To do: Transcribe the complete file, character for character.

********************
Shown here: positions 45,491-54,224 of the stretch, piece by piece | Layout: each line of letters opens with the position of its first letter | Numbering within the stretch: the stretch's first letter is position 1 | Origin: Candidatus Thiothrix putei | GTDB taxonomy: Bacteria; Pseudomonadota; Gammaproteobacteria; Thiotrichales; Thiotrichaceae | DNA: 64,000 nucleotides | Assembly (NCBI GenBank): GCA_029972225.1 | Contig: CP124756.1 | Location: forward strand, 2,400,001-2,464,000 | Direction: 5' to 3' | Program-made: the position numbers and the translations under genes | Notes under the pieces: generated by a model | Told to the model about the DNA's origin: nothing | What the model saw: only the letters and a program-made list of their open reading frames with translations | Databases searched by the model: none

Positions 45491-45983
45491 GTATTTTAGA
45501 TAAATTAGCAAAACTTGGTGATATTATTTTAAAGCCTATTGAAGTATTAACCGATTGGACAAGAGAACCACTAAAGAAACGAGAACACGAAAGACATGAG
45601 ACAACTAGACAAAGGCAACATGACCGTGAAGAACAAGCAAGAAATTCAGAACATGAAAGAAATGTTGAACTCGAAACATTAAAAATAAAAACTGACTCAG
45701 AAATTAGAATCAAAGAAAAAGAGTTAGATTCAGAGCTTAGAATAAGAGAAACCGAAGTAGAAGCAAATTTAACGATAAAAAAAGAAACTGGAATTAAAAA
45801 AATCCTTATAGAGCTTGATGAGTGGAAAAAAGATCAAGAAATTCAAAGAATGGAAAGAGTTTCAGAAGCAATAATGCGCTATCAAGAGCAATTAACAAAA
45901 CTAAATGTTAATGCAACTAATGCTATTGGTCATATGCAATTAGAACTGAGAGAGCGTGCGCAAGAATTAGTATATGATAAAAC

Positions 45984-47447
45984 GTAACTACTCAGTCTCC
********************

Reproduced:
Shown here: positions 45,491-54,224 of the stretch, piece by piece | Layout: each line of letters opens with the position of its first letter | Numbering within the stretch: the stretch's first letter is position 1 | Origin: Candidatus Thiothrix putei | GTDB taxonomy: Bacteria; Pseudomonadota; Gammaproteobacteria; Thiotrichales; Thiotrichaceae | DNA: 64,000 nucleotides | Assembly (NCBI GenBank): GCA_029972225.1 | Contig: CP124756.1 | Location: forward strand, 2,400,001-2,464,000 | Direction: 5' to 3' | Program-made: the position numbers and the translations under genes | Notes under the pieces: generated by a model | Told to the model about the DNA's origin: nothing | What the model saw: only the letters and a program-made list of their open reading frames with translations | Databases searched by the model: none

Positions 45491-45983
45491 GTATTTTAGA
45501 TAAATTAGCAAAACTTGGTGATATTATTTTAAAGCCTATTGAAGTATTAACCGATTGGACAAGAGAACCACTAAAGAAACGAGAACACGAAAGACATGAG
45601 ACAACTAGACAAAGGCAACATGACCGTGAAGAACAAGCAAGAAATTCAGAACATGAAAGAAATGTTGAACTCGAAACATTAAAAATAAAAACTGACTCAG
45701 AAATTAGAATCAAAGAAAAAGAGTTAGATTCAGAGCTTAGAATAAGAGAAACCGAAGTAGAAGCAAATTTAACGATAAAAAAAGAAACTGGAATTAAAAA
45801 AATCCTTATAGAGCTTGATGAGTGGAAAAAAGATCAAGAAATTCAAAGAATGGAAAGAGTTTCAGAAGCAATAATGCGCTATCAAGAGCAATTAACAAAA
45901 CTAAATGTTAATGCAACTAATGCTATTGGTCATATGCAATTAGAACTGAGAGAGCGTGCGCAAGAATTAGTATATGATAAAAC

Positions 45984-47447
45984 GTAACTACTCAGTCTCC